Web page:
The final installment of our interview with The One author RJ Smith.
ICHIBAN: How in the world did James Brown have time to do everything that he did for himself AND produce the number of records he produced for other people? Do you have any insights on how involved he was in productions, or was it more of a brand name thing?
RJ SMITH: My sense is those numerous productions happened every way possible – some were cut without him being anywhere NEAR the studio. Some were built on ideas he had talked out with the musicians, or with JB stopping by the studio without being much invested in the moment. And some happened with JB at the center of the action. Then again, as Jim Dickinson once told me, sometimes the guy who brings the coffee is the one who really produces the session – you never know what is going to be the catalyst. It’s a mystery.
|"Needs more . . ."|
I think Brown got the attention he craved, and the sustenance he needed to survive, first from dancing, and a little later from singing. He learned he had a mastery over audiences first by moving to a rhythm.
An amazing thing – and maybe in the end, the most amazing thing – about Brown was how he carried the lore of the African diaspora as fully as anybody ever did. I think he was listening to everything, and was influenced by all kinds of things (I’m struck for instance by how every time he was coming to LA in the late 50s/early 60s, he seemed to get paired with a mambo band. Wonder what he took from that!) I suspect he heard a lot more African sounds coming through the Cuban and Puerto Rican music – boogaloo! – around him in the streets while he was living in NYC in the ‘60s than from whatever Afro pop itself he might have heard. I think his piling of poly-rhythms has everything to do with being a profoundly responsive African-American from the South – and not just any part of the South, but South Carolina, with a very particular role in the slave trade, and a very specific and rich slave culture. The mystery of the guy is how he became this clear channel signal for the culture of the slave south – it was fragmented and outlawed during and after slavery, yet James Brown put it all together and made America feel it. I bet he didn’t even totally know how it happened – I’m sure he never would have talked about it, because his most comfortable line on Africa’s influence on him was that while, sure, he heard some overlaps, he wasn’t playing African music, he was playing James Brown music! He wasn’t going to acknowledge anything beyond his own innate genius.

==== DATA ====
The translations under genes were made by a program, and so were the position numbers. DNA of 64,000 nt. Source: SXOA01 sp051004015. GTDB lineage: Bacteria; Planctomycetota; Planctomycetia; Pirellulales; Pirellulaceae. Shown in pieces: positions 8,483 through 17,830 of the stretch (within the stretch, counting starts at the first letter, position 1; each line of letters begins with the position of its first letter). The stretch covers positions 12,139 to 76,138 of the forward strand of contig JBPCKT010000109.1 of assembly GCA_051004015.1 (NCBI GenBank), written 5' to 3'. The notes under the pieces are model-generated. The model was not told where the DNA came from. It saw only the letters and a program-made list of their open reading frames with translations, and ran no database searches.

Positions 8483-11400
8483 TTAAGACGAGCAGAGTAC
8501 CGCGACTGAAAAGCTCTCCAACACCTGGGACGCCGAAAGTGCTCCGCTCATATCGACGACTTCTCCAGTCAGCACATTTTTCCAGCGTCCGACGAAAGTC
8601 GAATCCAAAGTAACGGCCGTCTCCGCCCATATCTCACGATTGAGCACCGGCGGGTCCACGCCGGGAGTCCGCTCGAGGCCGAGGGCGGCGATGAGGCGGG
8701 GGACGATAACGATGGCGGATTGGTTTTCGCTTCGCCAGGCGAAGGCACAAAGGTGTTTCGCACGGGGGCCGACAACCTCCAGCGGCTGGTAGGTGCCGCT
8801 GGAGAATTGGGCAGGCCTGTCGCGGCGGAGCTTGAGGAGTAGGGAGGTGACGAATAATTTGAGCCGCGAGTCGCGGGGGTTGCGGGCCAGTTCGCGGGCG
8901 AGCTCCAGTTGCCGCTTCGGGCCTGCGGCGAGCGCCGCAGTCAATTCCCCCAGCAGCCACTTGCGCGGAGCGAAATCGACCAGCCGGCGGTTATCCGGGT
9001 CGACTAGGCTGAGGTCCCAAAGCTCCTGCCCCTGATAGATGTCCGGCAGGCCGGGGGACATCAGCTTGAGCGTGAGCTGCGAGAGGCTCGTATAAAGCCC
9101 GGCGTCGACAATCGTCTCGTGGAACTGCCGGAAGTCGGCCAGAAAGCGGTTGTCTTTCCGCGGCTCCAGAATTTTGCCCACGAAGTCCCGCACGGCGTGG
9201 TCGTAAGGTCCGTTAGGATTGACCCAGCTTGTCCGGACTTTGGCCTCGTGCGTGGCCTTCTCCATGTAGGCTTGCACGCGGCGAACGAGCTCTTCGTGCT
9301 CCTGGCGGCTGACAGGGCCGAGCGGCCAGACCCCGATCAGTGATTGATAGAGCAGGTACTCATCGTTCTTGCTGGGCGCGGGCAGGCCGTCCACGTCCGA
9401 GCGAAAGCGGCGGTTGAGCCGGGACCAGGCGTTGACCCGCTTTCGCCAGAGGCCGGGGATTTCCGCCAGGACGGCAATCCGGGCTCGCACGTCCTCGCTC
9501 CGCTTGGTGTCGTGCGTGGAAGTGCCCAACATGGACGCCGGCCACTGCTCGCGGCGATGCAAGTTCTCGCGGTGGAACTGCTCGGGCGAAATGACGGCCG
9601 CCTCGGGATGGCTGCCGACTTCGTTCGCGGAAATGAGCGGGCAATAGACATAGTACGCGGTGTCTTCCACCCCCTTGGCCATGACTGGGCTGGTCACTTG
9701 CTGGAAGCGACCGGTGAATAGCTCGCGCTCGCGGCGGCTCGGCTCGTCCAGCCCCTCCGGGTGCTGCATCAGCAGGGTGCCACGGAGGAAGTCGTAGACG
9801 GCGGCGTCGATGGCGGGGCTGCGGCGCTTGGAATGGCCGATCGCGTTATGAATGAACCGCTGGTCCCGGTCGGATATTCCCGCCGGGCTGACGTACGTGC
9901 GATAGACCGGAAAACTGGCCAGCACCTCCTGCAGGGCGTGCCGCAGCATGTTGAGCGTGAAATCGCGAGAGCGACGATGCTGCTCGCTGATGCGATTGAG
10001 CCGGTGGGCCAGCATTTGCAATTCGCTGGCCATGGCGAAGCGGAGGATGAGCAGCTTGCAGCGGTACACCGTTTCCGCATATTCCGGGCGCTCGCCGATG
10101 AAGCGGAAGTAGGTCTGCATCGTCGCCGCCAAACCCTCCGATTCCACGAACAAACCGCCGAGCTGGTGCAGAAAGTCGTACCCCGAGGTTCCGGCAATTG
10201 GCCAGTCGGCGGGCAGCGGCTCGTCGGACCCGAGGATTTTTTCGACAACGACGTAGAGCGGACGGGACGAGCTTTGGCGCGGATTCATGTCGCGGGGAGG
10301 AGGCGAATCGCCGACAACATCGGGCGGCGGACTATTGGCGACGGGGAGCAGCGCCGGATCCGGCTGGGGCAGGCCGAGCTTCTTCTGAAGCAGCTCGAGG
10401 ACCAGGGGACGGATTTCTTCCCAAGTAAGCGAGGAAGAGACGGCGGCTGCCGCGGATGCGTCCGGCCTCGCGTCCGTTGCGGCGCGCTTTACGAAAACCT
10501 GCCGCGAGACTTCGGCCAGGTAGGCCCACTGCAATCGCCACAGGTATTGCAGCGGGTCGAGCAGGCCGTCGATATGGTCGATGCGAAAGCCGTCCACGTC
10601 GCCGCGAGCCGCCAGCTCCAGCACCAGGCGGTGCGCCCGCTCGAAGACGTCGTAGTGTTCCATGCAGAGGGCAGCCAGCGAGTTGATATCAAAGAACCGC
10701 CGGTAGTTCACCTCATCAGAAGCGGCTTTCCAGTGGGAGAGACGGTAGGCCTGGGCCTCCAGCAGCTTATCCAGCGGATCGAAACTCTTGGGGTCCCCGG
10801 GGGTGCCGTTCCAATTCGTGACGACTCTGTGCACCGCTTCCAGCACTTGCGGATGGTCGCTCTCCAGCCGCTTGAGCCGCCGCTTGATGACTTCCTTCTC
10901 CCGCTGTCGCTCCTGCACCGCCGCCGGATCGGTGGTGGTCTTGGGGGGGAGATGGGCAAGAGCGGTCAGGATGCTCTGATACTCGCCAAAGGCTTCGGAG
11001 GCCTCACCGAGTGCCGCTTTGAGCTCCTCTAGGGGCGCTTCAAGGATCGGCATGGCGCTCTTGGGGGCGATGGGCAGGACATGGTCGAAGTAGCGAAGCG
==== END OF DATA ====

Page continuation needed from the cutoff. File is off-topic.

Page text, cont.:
In this age where everything is recycled from the past, how in the world is it that JB's amazing TV show Future Shock is not available as a DVD box set?
You speak wisdom. I thought the film and whatever documentation of it were in the posession of Ted Turner, who apparently would sometimes come in from a night of Atlanta partying and hang out with Brown on the set. But someone recently suggested that CNN now owns the recordings as part of the deal that Turner signed over. It kills me that this stuff is not on DVD, accompanied by a deluxe booklet with notes by Pete Relic and Questlove. Not right.
What, to your mind, is the last great James Brown recording/single?
One day when I was sitting in court in Aiken, SC listening to lawyers and family members arguing about who should get what, they started complaining about the alleged disappearance of a number of masters found in Brown’s pool house. Among them was a master recording of Johnny Paycheck! How the heck could that be? Since then I’ve wondered if JB and JP did some kind of thing together. Maybe THAT’s the last great Brown recording.
|Mind. Blown. GET READY YOU MOTHERS, FOR THE BIG PAYCHECK!|
Regarding Lyn Collins, I recall her complaining in an interview in a British magazine that Brown had installed a telephone, like a hotline, in his house so that he could be in constant communication with her and know her every movement. She said dating him was like being in prison.
I've also seen lots of claims, which may have some accuracy, that Brown would paradoxically put out those records by proteges like Lyn and Marva [Whitney] and Bobby [Byrd], but should they start to take off, he'd start calling radio stations and tell them NOT to play the records. In other words, he was pretty okay with these folks feeling indebted to him, by putting out their records, throwing them some money. But if their records started stealing attention from him, he would have to intervene/knock them down - and being the producer, distributor and erstwhile check payer for various folks, he had lots of means at his disposal . . . But I have heard claims specifically about Lyn's version of "Think About It", that when it started heading for the top ten (r&b, I guess), JB began working the phones, calling his DJ connections and telling them to cool their action. How you prove that I don't know, but it seems somewhat plausible.
|"I don't care how good it's doin'! I've got |
money - now I need love! Shut it down!"
I wrote out several thousand words on "The Grunt" [a 1970 JB produced instrumental by the Collins kids' version of the JB's], particularly its relationship to 18th and 19th century Cincinnati and how that town was known as Porkopolis. The abundant slaughterhouses used to dump trucks full of spare ribs into the river because they didn't know they tasted good. Wild dogs used to own downtown Cincinnati at night, wild dogs with pieces of meat in their maws scaring the shit out of visiting European ladies and forever shaping their impressions of Ohio and America. I couldn't find the right place for it in the book, but anyway "The Grunt" launched that particular jag. Something about "The Grunt" just leaves a man to thinking about pig flesh and wild dogs. It's that good.
Special thanks to Mr. Smith for taking the time to chat with us about Soul Brother #1. The One can be found at the usual retail and online outlets, for instance here.